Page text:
By Kevin Martin
The morning after Justify’s dominant win in the Kentucky Derby, it seemed that the field for this Saturday’s Preakness Stakes in Baltimore would offer little challenge. Since then, trainer Chad Brown made the decision to enter Good Magic, the Derby’s second-place finisher, and has set the stage for a compelling re-match at Pimlico. It is expected that five other three-year-olds will enter to take on Justify and Good Magic.
Justify made his first career start less than four months ago and has won all five of his races with relative ease. He broke a long-standing historical Derby trend by winning it without a start as a two-year-old. Apollo — the last to accomplish that feat — did it back in 1882. Justify became just the third horse since 1915 to win the Derby with only four career starts. His historical feats are fitting considering the history his trainer is chasing this year.
Justify’s trainer Bob Baffert has five Kentucky Derby wins in his career. Of his four Derby winners prior to Justify, three won the Preakness. His Preakness winner that missed in the Derby — Point Given — went on to win the Belmont Stakes. Best of all, he trained the first Triple Crown winner in 37 years with American Pharoah in 2015. Another Preakness win for Baffert would be the seventh in his career and would tie him with trainer Wyndham Walden. He won the last of his seven all the way back in 1888! Horse and trainer are bucking historical trends and threatening records that date to a period before electricity.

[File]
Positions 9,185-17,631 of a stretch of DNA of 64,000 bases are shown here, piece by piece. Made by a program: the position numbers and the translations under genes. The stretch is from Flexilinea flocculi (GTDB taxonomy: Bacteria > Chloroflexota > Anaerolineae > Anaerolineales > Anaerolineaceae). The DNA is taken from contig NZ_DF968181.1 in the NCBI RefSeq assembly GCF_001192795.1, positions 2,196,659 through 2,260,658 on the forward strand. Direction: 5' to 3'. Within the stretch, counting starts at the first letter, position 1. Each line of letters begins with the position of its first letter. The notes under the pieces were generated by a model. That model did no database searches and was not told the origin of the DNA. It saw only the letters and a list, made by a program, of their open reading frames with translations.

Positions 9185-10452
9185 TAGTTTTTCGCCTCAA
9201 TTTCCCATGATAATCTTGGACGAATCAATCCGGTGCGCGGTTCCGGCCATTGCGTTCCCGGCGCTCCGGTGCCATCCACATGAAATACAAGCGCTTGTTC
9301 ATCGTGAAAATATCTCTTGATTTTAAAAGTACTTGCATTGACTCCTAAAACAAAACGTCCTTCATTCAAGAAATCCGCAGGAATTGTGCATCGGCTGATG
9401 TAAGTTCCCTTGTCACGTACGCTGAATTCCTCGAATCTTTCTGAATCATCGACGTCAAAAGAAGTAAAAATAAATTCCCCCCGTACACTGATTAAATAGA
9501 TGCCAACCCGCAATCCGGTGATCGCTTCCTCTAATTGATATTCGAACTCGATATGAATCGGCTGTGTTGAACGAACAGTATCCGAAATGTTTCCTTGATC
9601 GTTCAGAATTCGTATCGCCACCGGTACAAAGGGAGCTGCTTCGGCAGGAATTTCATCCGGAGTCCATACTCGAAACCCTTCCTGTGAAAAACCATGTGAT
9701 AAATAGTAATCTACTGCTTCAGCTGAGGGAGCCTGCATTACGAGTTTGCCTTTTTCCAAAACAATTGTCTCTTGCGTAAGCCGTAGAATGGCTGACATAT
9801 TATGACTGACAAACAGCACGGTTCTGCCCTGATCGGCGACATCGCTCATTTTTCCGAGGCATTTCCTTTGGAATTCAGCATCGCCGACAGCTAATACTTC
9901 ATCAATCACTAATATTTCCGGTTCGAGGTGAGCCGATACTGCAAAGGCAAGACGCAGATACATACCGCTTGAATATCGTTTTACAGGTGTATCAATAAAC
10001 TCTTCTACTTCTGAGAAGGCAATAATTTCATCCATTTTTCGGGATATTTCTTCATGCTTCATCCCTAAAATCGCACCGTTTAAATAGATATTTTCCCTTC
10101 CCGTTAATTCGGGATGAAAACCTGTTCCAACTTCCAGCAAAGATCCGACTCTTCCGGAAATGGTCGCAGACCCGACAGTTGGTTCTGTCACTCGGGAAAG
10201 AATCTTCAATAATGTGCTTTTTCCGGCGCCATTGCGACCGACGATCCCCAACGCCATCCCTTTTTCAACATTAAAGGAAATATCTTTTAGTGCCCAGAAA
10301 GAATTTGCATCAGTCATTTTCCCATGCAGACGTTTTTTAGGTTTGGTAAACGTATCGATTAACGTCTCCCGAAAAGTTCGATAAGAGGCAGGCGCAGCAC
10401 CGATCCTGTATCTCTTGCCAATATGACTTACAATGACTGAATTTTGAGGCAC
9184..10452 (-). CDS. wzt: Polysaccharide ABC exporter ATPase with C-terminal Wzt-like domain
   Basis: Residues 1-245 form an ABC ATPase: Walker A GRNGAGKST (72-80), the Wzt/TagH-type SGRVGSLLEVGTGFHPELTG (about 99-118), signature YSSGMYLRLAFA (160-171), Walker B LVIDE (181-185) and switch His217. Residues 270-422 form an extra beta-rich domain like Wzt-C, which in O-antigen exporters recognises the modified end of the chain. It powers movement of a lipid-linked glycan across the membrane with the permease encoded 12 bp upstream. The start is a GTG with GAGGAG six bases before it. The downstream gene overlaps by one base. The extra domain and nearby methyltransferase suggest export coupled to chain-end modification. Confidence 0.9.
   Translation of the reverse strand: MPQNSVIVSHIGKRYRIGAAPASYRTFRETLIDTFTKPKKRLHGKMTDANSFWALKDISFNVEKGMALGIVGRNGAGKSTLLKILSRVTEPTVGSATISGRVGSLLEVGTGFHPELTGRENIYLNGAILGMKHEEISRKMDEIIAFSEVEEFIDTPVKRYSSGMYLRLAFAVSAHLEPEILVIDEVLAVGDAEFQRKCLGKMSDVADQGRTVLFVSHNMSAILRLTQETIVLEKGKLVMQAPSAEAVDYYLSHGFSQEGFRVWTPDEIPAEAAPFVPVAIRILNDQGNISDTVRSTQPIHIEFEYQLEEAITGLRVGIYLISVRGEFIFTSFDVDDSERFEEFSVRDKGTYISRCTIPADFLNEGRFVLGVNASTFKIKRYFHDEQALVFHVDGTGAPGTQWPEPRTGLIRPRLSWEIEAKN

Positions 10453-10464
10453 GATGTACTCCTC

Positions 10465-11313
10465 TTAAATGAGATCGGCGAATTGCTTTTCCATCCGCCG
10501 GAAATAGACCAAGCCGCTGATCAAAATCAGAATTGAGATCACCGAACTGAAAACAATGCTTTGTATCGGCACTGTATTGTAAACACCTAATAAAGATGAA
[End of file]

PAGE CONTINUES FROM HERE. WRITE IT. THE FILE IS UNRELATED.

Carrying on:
Justify will be the heavy favorite come post time. Only a significant regression in his form will keep Baffert from a chance to become only the second trainer to win the Triple Crown twice. “Sunny Jim” Fitzsimmons accomplished that seemingly impossible feat in 1930 and 1935.
Good Magic looked like he had a chance to pass Justify at the top of the Churchill Downs stretch but Justify held the lead and won the Derby by an easy two and a half lengths. Immediately after the race, his trainer Chad Brown seemed reluctant to send his runner to the Preakness but then decided Sunday to give his colt another try at beating Justify. Should Justify finally show he is mortal, Good Magic would be the most likely winner and would give Brown his second consecutive Preakness. He won the race last year with Cloud Computing. Good Magic’s sire – Curlin – captured the 2007 Preakness after finishing third in the Derby. He has a great trainer and bloodline but he will have to improve (or get lucky) to beat Justify on Saturday.
Bravazo and Lone Sailor are the only other Preakness runners exiting the Derby where they finished a distant sixth and eighth. Both have a chance to cash a check for their owners with a finish in the money, but anything better than third-place would be a surprise
Of the so-called “new shooters” — Preakness entries that did not run in the Kentucky Derby — Quip has the best resume with three wins from five career starts including the Grade 2 Tampa Bay Derby. He qualified to run in the Kentucky Derby but skipped the race to target the Preakness. Last year’s winner, Cloud Computing, followed a similar path. He’s the expected third choice in the betting and will probably exceed 10-1 in the win pool. He seems the lone alternative to the two favorites but he would need to run many lengths faster than his career best to win the Preakness.
Sporting Chance, Tenfold, and Diamond King are long-shots expected to round out the field. A win by any one of this trio would be an upset for the ages.
Not only does the Preakness result seem likely to replicate the Derby, the weather looks like a match too as rain is forecast in Baltimore on Saturday.
If you’d like to get more information on the full Preakness field, check out the Cheat Sheets at Hello Race Fans
Kevin Martin is the founder of the thoroughbred racing history site Colin’s Ghost.